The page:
Don Giovanni

2011 Festival production of Don Giovanni. Photo: Robbie Jack

Synopsis

Setting: A city in Spain

Act I

Leporello, Don Giovanni’s servant, paces up and down outside Donna Anna’s house while his masked master is inside, attempting to rape her. She fights him off and the two enter, Anna retiring inside after her cries for help have brought her father, the Commendatore, to her aid. He challenges Giovanni to a duel in which he is killed. Giovanni and Leporello make off.

Anna returns with her betrothed, Don Ottavio, and faints on seeing her father’s body. Reviving but still in shock, she makes Ottavio join her in an oath of vengeance against the unknown perpetrator. 

In a street the following morning, Giovanni and Leporello are arguing about the nobleman’s lifestyle when the former scents a woman, who turns out to be Donna Elvira, come from Burgos to seek Giovanni, who promised her marriage. Giovanni slopes off, leaving Leporello to show Elvira his notorious catalogue of the seducer’s conquests; she, too, vows revenge.

Near Giovanni’s house, peasants are celebrating the imminent wedding of Masetto and Zerlina. Giovanni turns up with Leporello and decides to seduce Zerlina; Masetto (unwillingly) and the others are sent off to admire his palace. Left alone with Zerlina, Giovanni offers to marry her himself. As soon as she agrees, Elvira shows up, warns Zerlina about Giovanni, and leads her away.

Giovanni’s friends Anna and Ottavio now arrive, asking for his support in their revenge upon the unknown assailant. As he is agreeing, Elvira returns, throwing everything into confusion with her accusations; Giovanni tries to pass her off as a mad woman, but her bearing convinces them otherwise. Eventually she leaves and Giovanni follows her. Anna realizes that Giovanni is the villain they seek. She renews her vow of vengeance and Ottavio affirms his unquestioning loyalty to her.

Returning to the scene, Leporello warns Giovanni that Elvira has been making further trouble at his house. Giovanni is more concerned about organizing a party, at which he hopes to add ten more conquests to his list.

Inside Giovanni’s home, Zerlina defuses Masetto’s anger; he then hides as Giovanni is heard offstage. Giovanni, launching his party, renews his seduction of Zerlina until foiled by Masetto’s sudden reappearance. 

Ottavio, Anna and Elvira, all masked, are invited in. With the party now in full swing, Leporello waltzes off with Masetto while Giovanni leads Zerlina into a private room. Her screams for assistance alert everyone to an assault. Giovanni attempts to blame Leporello, but no one is fooled. As the maskers reveal their identities and threaten him with punishment, Giovanni defies them and escapes.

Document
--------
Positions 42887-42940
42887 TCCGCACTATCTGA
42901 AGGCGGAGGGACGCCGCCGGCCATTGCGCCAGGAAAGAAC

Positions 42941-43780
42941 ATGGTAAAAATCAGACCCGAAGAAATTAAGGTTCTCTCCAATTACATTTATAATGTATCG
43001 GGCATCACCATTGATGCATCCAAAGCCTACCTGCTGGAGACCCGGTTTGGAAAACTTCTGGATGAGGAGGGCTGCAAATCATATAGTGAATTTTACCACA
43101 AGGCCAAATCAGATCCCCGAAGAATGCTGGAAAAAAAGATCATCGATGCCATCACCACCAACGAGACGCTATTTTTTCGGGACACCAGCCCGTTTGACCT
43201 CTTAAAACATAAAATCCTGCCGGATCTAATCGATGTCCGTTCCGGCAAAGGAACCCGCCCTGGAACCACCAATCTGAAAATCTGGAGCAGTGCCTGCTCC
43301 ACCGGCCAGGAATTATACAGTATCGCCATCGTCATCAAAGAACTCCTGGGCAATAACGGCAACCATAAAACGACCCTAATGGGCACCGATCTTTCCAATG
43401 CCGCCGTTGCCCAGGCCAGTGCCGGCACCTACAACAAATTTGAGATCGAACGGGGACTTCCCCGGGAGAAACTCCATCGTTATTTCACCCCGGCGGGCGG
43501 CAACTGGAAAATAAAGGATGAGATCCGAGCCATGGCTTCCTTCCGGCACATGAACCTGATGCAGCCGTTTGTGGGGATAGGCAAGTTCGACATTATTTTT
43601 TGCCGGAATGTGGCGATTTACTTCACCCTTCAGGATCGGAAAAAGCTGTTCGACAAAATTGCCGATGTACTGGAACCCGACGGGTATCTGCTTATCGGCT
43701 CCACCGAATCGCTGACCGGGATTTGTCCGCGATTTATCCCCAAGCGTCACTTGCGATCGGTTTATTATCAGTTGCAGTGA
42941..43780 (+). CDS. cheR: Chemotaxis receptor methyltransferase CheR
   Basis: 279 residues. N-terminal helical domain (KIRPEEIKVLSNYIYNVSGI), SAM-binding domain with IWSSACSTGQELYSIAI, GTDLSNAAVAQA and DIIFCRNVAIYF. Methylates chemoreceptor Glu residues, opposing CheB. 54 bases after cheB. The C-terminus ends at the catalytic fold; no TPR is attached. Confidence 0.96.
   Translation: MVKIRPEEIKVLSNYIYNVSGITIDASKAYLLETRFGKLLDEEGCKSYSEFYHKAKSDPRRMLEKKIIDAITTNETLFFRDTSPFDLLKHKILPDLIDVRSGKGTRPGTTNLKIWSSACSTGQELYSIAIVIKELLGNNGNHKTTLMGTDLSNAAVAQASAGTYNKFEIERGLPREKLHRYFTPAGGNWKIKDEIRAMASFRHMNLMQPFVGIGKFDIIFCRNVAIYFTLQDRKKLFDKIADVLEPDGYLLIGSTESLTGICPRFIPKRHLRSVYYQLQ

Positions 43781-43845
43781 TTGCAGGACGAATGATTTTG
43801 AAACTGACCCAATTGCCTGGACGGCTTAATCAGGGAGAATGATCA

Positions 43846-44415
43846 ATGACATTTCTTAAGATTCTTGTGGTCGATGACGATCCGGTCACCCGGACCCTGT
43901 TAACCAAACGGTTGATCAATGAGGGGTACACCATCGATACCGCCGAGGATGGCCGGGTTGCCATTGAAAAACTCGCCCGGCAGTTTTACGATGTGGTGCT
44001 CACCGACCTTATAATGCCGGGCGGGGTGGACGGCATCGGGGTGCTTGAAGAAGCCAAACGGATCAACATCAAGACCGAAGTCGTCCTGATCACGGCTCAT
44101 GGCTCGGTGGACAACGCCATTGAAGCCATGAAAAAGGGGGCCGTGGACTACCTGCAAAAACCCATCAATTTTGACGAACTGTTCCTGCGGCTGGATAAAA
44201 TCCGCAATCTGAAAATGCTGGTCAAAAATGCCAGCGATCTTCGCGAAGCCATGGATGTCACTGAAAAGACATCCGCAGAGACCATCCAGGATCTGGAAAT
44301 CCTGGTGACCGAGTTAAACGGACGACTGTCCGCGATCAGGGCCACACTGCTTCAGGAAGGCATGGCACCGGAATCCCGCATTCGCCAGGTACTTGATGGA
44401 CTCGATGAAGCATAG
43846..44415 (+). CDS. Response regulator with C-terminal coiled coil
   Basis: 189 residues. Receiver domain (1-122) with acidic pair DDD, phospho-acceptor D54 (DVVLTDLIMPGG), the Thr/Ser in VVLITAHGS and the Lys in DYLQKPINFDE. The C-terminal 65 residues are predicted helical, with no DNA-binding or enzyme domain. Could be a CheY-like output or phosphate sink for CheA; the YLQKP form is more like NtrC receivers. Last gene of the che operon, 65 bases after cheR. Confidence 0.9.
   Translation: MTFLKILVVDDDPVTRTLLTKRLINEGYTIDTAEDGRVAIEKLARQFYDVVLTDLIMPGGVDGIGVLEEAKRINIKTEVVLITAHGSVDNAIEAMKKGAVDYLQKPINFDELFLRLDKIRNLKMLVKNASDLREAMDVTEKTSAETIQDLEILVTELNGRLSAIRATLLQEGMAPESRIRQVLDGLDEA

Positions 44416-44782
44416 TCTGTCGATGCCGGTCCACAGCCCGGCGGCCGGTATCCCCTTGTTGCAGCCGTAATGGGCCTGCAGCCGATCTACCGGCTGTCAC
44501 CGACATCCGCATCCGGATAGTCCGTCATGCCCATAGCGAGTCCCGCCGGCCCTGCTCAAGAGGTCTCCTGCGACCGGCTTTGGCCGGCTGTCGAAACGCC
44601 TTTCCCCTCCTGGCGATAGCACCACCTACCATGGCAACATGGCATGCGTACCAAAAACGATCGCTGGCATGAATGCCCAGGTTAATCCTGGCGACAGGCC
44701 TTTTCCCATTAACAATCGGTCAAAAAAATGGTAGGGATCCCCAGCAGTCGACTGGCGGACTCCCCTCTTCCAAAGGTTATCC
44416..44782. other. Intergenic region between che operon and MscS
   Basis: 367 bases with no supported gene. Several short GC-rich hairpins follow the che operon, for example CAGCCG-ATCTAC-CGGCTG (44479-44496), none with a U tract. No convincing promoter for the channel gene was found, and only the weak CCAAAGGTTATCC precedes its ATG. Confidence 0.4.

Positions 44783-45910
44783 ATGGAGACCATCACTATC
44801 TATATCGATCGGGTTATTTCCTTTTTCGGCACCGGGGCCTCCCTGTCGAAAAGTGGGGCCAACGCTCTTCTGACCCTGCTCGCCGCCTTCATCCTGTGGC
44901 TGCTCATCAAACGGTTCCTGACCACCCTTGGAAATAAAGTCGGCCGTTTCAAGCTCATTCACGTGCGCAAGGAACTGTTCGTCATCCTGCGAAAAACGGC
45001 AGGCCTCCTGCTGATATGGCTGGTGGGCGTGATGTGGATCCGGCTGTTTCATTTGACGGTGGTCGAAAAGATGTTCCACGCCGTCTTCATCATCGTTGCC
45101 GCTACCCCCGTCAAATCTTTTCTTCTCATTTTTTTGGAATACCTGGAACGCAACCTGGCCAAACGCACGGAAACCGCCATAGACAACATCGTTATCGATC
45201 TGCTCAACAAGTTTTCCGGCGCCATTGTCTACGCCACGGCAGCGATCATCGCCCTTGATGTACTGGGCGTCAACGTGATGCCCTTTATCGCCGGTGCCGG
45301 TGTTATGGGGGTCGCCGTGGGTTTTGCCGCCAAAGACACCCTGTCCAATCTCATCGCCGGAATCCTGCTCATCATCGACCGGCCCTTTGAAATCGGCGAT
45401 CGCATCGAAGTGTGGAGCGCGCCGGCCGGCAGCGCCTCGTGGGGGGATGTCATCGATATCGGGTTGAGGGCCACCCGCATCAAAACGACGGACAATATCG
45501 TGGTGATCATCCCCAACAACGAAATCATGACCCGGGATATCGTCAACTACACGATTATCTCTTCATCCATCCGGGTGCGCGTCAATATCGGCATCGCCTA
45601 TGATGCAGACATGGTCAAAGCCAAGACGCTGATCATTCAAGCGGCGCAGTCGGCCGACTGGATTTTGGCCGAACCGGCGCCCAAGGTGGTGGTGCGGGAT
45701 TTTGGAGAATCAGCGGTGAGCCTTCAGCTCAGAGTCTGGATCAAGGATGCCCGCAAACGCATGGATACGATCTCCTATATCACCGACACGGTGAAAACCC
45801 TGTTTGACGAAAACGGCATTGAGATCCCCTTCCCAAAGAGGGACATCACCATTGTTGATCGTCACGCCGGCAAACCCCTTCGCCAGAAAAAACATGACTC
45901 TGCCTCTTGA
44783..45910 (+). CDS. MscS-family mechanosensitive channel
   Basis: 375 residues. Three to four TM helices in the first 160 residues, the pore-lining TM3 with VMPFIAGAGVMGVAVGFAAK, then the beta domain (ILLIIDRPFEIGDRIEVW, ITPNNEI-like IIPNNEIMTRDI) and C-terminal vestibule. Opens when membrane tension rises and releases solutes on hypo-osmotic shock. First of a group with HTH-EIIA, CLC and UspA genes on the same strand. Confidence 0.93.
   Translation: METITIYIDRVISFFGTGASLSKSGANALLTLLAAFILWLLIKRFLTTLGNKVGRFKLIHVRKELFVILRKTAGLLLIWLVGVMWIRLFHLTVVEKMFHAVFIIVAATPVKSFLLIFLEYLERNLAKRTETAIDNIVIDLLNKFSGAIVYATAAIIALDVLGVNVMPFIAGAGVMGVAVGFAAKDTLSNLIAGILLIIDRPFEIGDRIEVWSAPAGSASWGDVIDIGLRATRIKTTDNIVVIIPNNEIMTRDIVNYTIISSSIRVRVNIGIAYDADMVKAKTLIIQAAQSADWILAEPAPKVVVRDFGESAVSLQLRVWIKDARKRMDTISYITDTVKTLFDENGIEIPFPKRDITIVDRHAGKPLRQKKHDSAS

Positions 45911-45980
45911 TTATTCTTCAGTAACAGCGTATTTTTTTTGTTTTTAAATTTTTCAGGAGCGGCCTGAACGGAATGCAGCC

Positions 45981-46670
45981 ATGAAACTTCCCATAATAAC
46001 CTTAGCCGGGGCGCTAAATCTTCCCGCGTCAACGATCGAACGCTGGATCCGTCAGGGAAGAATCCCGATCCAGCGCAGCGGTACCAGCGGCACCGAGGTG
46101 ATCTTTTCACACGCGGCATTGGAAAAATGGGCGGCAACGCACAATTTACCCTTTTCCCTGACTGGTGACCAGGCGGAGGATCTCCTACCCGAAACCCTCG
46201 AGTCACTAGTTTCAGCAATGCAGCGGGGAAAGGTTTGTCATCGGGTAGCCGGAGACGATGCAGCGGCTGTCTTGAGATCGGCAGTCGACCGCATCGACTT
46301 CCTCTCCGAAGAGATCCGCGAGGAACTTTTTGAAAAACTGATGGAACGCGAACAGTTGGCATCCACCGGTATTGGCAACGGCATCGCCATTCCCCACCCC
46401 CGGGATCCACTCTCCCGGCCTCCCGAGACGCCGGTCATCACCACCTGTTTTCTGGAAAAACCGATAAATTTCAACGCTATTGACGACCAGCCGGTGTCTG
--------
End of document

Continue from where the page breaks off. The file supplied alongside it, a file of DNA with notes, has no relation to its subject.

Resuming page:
Act II

Back in the street later that evening, Giovanni and Leporello’s relationship reaches breaking-point until Giovanni hands him more money. Giovanni now proposes to seduce Elvira’s maid while dressed as Leporello. When Elvira herself appears at her window, it is Giovanni’s voice she hears pleading for forgiveness, but Leporello’s disguised form she sees. She goes off with him, leaving the real Giovanni to serenade her maid.

Masetto and his cronies arrive in search of Giovanni, finding, as they believe, Leporello instead. Giovanni sends the others off on a wild goose chase and beats the defenceless Masetto before disappearing. Arriving in search of Masetto, Zerlina tenderly binds his wounds. 

Leporello, meanwhile, is attempting to escape from Elvira in the darkness. The arrival of Ottavio, Anna, Zerlina and Masetto prevents him, and only the removal of his disguise saves him from their anger; Zerlina, even so, takes the opportunity to punish him. Elvira contemplates the follies into which her love has led her, while recognizing that she cannot give it up.

That night, in a graveyard, Giovanni and Leporello catch up on each other’s latest doings, including the former’s attempted seduction of the latter’s girlfriend. As Giovanni laughs at the joke, the voice of the Commendatore’s statue is heard warning him of speedy retribution. Giovanni forces Leporello to invite the statue to dinner; the statue agrees.

In Anna’s house, Ottavio renews his offer of marriage; still grieving, she defers their discussion.

At Giovanni’s house, the master and servant are being musically entertained at supper. Suddenly Elvira enters, with one final plea for Giovanni to reform. She is rebuffed, but her scream on leaving announces another visitor. The statue has come for dinner. As Leporello hides, the statue invites Giovanni to dine with him in return. He agrees. As he grasps the statue’s hand, he feels a deadly chill, but refuses to repent. Amid fire and earthquake he is swallowed up by the ground.

The other characters rush in to learn of his fate and moralize on the reward for his wickedness.

Words: George Hall

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